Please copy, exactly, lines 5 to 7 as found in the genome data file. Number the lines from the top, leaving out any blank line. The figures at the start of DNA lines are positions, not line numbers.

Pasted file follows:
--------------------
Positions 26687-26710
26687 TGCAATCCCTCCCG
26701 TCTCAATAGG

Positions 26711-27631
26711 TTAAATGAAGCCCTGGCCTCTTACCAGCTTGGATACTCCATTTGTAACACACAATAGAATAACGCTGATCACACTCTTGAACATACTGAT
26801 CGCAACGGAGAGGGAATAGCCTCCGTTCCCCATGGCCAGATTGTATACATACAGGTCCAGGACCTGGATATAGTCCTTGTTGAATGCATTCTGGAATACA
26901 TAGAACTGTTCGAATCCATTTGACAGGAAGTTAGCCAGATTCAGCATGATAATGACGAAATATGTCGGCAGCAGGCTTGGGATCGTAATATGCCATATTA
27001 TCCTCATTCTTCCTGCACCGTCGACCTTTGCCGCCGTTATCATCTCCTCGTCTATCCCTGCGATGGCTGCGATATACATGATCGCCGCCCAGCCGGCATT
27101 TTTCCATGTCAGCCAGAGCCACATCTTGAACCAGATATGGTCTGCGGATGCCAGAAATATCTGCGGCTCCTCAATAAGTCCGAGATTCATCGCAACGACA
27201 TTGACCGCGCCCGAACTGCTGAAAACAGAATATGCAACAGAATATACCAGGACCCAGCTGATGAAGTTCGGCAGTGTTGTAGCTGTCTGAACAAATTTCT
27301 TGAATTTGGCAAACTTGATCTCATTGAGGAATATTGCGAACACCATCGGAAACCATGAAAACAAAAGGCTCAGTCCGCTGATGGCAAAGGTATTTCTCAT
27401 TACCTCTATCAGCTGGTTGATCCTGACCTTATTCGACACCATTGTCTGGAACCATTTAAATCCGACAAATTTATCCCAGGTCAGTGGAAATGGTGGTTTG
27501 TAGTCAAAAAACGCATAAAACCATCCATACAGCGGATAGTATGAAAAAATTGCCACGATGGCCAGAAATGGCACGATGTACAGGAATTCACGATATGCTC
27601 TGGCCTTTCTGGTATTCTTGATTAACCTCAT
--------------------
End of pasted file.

26711 TTAAATGAAGCCCTGGCCTCTTACCAGCTTGGATACTCCATTTGTAACACACAATAGAATAACGCTGATCACACTCTTGAACATACTGAT
26801 CGCAACGGAGAGGGAATAGCCTCCGTTCCCCATGGCCAGATTGTATACATACAGGTCCAGGACCTGGATATAGTCCTTGTTGAATGCATTCTGGAATACA
26901 TAGAACTGTTCGAATCCATTTGACAGGAAGTTAGCCAGATTCAGCATGATAATGACGAAATATGTCGGCAGCAGGCTTGGGATCGTAATATGCCATATTA